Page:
Bhutan is a small country nestled in the eastern Himalayas between China and India, has managed to maintain its rich and unique cultural heritage in this modern-day age, partly due to its relative isolation during much of the last century. Bhutan is one of the smallest but fastest-growing economies in the world and a success story in poverty reduction.
There has also been an increasing representation of girls at the higher secondary level although the lag continues at the university level.
Gender gaps in labor markets and job quality was identified as one of the main areas of gender gaps in the 2013 World Bank Gender Note Policy. Although tremendous progress has been made, - 58% of Bhutanese women working for pay or looking for jobs - the female labor force participation saw a slight decline compared to men in 2016. It remains one of the highest in the region.
South Asia has enjoyed a growth rate of 6 percent a year over the past 20 years. This has translated into declining poverty and improvements in health and education. While worthy of celebration as we mark International Women's Day, the success could have been more dramatic if more women worked for pay.
With the largest working-age population and growing middle class, South Asia’s development potential is vast. But the lack of women in employment and economic participation reflects lost potential. In India and Sri Lanka, tens of millions of women have dropped out of the work force over the last twenty years.
Many factors are holding them back. Almost half of South Asia’s adult women are illiterate and its girls suffer from the highest malnutrition rates in the world. Rates of violence against women and maternal mortality remain among the highest in the world. All these factors translate into a labor market characterized by low participation, high unemployment and persistent wage gaps for women.
What can be done to better prepare and encourage women to participate in the work force? It starts with valuing our daughters as much as our sons – providing them with the same access to nutritious foods and investing in their education for them to reach their potential. We must also raise our sons to respect girls and women, and make it clear that there is zero-tolerance for gender-based violence.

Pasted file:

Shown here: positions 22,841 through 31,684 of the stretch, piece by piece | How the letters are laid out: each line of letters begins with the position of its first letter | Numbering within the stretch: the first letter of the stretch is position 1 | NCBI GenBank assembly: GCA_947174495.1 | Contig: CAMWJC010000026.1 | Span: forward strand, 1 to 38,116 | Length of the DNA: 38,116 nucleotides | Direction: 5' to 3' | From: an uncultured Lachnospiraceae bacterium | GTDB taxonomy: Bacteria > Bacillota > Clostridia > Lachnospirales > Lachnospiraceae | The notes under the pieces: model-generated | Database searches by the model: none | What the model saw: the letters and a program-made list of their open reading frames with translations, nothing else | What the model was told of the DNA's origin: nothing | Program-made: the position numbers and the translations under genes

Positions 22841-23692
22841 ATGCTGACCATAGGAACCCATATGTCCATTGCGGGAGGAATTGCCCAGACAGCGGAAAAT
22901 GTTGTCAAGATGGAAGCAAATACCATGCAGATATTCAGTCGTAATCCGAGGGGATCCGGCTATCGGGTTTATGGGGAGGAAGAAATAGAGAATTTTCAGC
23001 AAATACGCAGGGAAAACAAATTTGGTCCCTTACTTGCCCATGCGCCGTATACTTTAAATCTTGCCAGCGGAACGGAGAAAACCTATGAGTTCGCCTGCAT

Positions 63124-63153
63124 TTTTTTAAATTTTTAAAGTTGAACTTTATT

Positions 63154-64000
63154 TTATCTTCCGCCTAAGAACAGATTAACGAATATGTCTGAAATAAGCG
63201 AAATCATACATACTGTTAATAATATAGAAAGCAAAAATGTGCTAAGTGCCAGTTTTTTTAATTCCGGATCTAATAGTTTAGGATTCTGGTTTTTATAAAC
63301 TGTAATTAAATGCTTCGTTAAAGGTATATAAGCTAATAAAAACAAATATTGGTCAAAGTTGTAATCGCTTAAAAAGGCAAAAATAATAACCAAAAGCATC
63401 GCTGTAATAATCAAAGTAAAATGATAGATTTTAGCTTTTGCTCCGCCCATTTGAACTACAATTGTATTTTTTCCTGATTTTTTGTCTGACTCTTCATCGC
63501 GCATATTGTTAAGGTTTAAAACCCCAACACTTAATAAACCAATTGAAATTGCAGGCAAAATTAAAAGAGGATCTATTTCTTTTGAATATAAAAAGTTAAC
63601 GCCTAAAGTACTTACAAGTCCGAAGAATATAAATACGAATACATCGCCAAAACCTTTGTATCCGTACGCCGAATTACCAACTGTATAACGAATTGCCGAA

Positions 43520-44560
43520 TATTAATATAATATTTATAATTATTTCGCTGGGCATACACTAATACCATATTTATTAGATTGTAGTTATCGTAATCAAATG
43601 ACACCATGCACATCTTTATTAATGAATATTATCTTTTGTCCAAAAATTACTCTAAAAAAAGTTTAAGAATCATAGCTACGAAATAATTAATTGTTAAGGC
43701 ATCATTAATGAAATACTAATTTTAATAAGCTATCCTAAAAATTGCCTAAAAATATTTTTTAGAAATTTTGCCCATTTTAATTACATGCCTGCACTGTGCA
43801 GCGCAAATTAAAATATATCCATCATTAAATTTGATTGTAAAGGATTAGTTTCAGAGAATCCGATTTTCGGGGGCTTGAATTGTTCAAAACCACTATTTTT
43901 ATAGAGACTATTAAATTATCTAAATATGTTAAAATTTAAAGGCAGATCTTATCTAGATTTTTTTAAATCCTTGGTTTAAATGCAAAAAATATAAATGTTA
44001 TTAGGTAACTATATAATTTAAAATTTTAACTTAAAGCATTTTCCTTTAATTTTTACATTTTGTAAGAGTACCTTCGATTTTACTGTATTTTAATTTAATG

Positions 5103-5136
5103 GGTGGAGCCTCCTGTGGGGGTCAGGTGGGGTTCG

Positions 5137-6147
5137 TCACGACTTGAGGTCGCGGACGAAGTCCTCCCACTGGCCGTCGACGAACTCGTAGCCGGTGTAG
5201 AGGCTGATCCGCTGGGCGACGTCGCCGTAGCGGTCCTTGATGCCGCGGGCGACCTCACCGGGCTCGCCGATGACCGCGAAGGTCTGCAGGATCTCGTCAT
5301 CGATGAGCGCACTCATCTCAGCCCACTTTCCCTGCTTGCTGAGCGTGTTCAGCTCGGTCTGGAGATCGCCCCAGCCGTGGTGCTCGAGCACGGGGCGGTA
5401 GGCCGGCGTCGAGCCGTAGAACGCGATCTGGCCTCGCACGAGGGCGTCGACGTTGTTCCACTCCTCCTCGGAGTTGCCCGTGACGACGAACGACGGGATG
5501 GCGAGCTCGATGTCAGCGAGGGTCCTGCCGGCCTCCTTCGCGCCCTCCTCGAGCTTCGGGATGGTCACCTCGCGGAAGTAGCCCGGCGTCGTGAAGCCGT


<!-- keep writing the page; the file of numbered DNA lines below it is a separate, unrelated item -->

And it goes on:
On my visit to Kathmandu in January, I visited the Khabar Garaun 1145 (Inform Us) helpline set up to support survivors of Gender Based Violence (GBV).
In a small room, two operators respond tirelessly to callers as part of a 24 hour, seven days a week service. They assess callers’ needs, and refer them to receive legal aid, psycho-social support, child support and shelter. Each entry, whether it comes in by phone, email or text message, is carefully recorded through an online system, that eases the task of tracking and referring cases. The referrals connect them to response service providers including the Nepal Police, One-Stop Crisis Management Centers run by the Ministry of Health, and Non-Governmental Organizations.
Since its launch by the National Women Commission (NWC) in December 2017, the helpline has received 1,938 calls from women seeking assistance to deal with GBV, with 180 cases being registered. Cases are registered only after a preliminary assessment is conducted, and immediate necessary support provided. It is heartening that so many survivors are coming forward to report cases. But the numbers are clearly alarming.
There are various social restrictions that prevent women from speaking out and reporting incidents of gross injustice.In fact, this is pioneering work by a government agency that can be a model for other countries, an innovation to note as we mark International Women’s Day. But it also illustrates the disturbing extent of GBV in Nepal, which is a leading cause of death for adult women.
Recently, an incident of a gang rape of a 21-year old woman was reported to the helpline. As follow up, the NWC counselor personally visited the survivor and traumatized family members and provided psychosocial and legal counseling, before referring the case. The survivor's husband was grateful for the support NWC provided – from counseling to collecting evidence and strengthening the case that resulted in a verdict to arrest perpetrators.This is the kind of concrete support that is needed for women across the world.
Women are seen in their traditional role of home-makers, but might their ability to take on managerial roles in disaster risk management be underestimated?
As part of the India Disaster Risk Management team, I travelled on the “Road2Resilience” bus journey along the entire coast of India. Along with the team’s mission to provide implementation support to the six coastal disaster management projects, I also focused on women’s participation in the mitigation activities of these projects.
Women’s participation in Disaster Risk Management in India has been sporadic. However, my interactions with the community - especially women - highlighted how